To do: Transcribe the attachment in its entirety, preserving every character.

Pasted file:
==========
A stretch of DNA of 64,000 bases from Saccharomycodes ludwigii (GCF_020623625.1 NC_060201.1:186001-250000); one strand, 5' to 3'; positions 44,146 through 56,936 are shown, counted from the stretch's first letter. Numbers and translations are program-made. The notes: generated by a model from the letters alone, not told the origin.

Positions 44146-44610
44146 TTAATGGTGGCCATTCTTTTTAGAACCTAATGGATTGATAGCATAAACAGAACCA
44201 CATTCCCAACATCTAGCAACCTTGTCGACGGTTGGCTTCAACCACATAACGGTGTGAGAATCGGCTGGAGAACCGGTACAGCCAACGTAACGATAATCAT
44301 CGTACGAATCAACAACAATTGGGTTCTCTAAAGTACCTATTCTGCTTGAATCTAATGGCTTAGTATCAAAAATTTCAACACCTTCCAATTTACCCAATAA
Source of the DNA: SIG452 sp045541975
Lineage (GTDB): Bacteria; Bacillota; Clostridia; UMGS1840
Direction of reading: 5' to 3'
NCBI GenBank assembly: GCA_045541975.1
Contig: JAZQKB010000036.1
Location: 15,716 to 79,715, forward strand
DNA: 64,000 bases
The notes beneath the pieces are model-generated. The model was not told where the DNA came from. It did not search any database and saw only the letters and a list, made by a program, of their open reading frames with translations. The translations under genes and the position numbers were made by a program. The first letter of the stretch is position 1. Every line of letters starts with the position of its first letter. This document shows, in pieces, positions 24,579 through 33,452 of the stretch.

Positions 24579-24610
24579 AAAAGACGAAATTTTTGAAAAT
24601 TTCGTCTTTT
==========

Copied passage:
A stretch of DNA of 64,000 bases from Saccharomycodes ludwigii (GCF_020623625.1 NC_060201.1:186001-250000); one strand, 5' to 3'; positions 44,146 through 56,936 are shown, counted from the stretch's first letter. Numbers and translations are program-made. The notes: generated by a model from the letters alone, not told the origin.

Positions 44146-44610
44146 TTAATGGTGGCCATTCTTTTTAGAACCTAATGGATTGATAGCATAAACAGAACCA
44201 CATTCCCAACATCTAGCAACCTTGTCGACGGTTGGCTTCAACCACATAACGGTGTGAGAATCGGCTGGAGAACCGGTACAGCCAACGTAACGATAATCAT
44301 CGTACGAATCAACAACAATTGGGTTCTCTAAAGTACCTATTCTGCTTGAATCTAATGGCTTAGTATCAAAAATTTCAACACCTTCCAATTTACCCAATAA
Source of the DNA: SIG452 sp045541975
Lineage (GTDB): Bacteria; Bacillota; Clostridia; UMGS1840
Direction of reading: 5' to 3'
NCBI GenBank assembly: GCA_045541975.1
Contig: JAZQKB010000036.1
Location: 15,716 to 79,715, forward strand
DNA: 64,000 bases
The notes beneath the pieces are model-generated. The model was not told where the DNA came from. It did not search any database and saw only the letters and a list, made by a program, of their open reading frames with translations. The translations under genes and the position numbers were made by a program. The first letter of the stretch is position 1. Every line of letters starts with the position of its first letter. This document shows, in pieces, positions 24,579 through 33,452 of the stretch.

Positions 24579-24610
24579 AAAAGACGAAATTTTTGAAAAT
24601 TTCGTCTTTT